Now that all the players have their dice, you will move onto the Retrieval Phase. During this phase, at least one or more agents MUST be in the field to retrieve the artifact and stop it from going into the hands of MacPherson. In this phase, all players will roll their dice to try and match what’s listed on the artifact. Everyone will take turns doing this until all the dice are used. Now, during this time, MacPherson will roll purple dice to try and counteract other players. The purple dice can neutralize most dice (save for Claudia’s green dice) if it matches one of the player’s rolls. If the traitor has been revealed then they will roll in place of MacPherson. This is often tough because MacPherson only rolls one die, whereas the traitor will roll all three purple dice and choose which one to play (but they will lose the die once it neutralizes another die). If the conditions are met, then the artifact can be retrieved for the Warehouse unless the ONLY agent in the field is the unrevealed traitor; they can then make the choice to reveal themselves and take the artifact straight to MacPherson. So, I recommend more than one agent being in the field at any given time.
Ending the game can happen in a multitude of ways as stated earlier. So, if three artifacts have been lost to MacPherson then the end of the game will commence and the traitor is required to reveal themselves. This will kick off the finale and the use of Plot cards. This will mean that the traitor draws a plot, allocates dice, places any negative effects in play, and then actions will be taken. This part is tricky for the agents because every time an agent takes an action, the traitor will get to either draw a card or take another action. Once all actions are taken, the players will get to draw one focus trait card and then it will move on to players attempting to stop the plot. Stopping the plot is exactly like the Retrieval Phase and any cards that can be used during Retrieval can be used to help Stop the Plot. If the agents stop two plots then the Warehouse wins. If MacPherson succeeds at two plots then the traitor wins.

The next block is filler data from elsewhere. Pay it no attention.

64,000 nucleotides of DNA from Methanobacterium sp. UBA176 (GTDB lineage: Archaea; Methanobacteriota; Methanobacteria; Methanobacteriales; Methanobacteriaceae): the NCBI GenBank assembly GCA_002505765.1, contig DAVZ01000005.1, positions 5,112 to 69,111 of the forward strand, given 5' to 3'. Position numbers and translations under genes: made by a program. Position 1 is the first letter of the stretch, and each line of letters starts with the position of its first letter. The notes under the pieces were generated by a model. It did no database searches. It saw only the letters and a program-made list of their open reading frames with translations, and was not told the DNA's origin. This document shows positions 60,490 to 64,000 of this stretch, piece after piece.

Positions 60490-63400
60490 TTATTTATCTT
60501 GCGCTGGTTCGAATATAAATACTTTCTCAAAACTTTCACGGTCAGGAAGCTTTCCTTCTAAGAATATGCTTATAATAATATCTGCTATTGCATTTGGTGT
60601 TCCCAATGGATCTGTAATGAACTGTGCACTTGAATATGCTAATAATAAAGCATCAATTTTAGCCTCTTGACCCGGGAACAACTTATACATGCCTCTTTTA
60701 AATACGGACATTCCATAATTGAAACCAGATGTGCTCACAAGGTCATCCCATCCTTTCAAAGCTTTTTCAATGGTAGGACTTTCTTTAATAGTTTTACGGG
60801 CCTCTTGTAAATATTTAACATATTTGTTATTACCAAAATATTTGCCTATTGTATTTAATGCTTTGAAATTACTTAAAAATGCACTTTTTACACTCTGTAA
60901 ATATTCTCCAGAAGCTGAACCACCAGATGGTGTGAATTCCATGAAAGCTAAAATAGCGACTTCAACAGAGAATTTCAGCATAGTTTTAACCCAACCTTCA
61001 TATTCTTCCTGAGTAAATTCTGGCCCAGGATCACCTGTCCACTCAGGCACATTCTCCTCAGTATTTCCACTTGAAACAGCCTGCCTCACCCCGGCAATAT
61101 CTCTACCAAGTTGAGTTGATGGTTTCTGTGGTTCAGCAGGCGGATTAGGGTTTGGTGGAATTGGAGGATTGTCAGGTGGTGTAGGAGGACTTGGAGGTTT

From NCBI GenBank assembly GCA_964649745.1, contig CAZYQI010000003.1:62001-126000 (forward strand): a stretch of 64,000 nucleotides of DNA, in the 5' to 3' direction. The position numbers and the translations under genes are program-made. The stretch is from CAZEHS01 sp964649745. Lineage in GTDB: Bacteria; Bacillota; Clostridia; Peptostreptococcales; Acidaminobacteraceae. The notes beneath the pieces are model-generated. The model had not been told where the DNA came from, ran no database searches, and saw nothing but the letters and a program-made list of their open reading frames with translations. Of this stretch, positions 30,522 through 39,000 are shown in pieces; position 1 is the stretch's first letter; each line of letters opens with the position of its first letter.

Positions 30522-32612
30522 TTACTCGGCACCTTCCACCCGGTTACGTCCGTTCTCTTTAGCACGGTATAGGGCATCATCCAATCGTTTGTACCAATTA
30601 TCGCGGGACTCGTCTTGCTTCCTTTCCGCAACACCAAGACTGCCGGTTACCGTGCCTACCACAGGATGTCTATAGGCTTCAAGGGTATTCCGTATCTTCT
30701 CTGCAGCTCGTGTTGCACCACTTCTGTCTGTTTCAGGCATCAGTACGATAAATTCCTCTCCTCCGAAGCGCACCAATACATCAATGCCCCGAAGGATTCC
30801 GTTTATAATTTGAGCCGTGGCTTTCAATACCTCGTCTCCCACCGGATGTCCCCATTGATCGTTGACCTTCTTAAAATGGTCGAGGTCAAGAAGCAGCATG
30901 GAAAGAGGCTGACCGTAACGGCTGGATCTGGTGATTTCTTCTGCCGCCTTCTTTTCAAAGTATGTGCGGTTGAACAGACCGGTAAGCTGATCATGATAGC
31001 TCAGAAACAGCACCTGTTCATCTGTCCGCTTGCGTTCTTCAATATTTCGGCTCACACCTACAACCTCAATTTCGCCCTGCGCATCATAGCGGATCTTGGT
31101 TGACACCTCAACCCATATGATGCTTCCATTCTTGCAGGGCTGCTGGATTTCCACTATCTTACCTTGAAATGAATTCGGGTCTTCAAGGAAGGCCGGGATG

I ended up getting to play the game about three times with these guys and their passion for the show and game is contagious. I only watched two seasons of the show religiously but I found myself enjoying the references, the different artifacts, and the many jokes about whether or not Pete licked it. It made me sad that it’s no longer available on Netflix and that I can’t find a way to binge the whole show (at least not legally).
Overall, I had an excellent time getting to play the game and really enjoyed what Shawn, Mike, and Russ had managed to create. The game is an excellent homage to the show and it is very reminiscent of games like the Battlestar Galactica Board Game. It’s incredibly smooth, streamlined, and the rules never get too complicated. It seems like a lot at the start but once you get into the thick of it, it becomes easy for players to follow. I cannot wait to see a finalized version of this game and I’m looking forward to seeing what Infinite Dreams Gaming and Conquest Gaming can produce in the future! This game receives a solid 10 out of 13 artifacts.
Be sure to check out the game on their website and be looking forward to new updates and a possible Kickstarter page!
Are you excited for a Warehouse 13 board game? Which character would you want to play? Let us know in the comments below!
Featured & Blog Image Credit: Blythe Wiedemann, Infinite Dreams Gaming/Conquest Games, and NBC Universal
Editor’s note: Stills from the show are subject to change based on the availability of high resolution copies from NBC.